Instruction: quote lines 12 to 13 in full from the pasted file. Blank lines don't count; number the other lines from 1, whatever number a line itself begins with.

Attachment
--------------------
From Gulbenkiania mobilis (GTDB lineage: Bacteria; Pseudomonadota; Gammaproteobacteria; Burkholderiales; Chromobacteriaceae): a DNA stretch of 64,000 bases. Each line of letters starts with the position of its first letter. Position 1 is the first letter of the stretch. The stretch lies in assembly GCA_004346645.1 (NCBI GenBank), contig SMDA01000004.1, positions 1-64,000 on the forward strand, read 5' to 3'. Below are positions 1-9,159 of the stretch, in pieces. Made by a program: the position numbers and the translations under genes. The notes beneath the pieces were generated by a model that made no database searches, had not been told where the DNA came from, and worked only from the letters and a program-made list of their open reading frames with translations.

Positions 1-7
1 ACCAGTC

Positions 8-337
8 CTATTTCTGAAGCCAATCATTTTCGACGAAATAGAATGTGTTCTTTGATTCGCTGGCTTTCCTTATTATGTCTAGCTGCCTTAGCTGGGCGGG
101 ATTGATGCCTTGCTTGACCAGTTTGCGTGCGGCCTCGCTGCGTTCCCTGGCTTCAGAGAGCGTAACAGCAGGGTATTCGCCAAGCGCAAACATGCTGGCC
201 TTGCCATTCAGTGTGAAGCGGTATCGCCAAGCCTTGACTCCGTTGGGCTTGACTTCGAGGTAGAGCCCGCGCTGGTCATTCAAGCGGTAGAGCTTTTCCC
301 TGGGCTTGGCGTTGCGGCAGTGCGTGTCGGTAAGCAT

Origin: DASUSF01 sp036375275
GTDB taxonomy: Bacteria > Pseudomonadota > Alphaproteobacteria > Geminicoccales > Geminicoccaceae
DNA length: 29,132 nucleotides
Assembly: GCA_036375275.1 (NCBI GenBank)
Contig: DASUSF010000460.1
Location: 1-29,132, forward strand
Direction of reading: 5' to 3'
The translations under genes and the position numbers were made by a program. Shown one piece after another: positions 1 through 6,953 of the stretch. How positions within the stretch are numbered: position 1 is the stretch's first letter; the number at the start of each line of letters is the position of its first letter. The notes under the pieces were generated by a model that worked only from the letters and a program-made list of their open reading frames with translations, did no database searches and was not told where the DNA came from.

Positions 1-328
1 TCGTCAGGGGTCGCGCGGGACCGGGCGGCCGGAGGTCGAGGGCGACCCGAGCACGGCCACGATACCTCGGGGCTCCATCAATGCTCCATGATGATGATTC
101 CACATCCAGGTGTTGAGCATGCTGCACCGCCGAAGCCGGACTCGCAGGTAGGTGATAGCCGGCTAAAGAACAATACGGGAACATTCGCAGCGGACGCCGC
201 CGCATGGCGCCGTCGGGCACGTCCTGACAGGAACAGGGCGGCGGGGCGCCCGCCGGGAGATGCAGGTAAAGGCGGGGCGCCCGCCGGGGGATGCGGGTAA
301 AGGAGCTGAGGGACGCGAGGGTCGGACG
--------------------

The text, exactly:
Assembly: GCA_036375275.1 (NCBI GenBank)
Contig: DASUSF010000460.1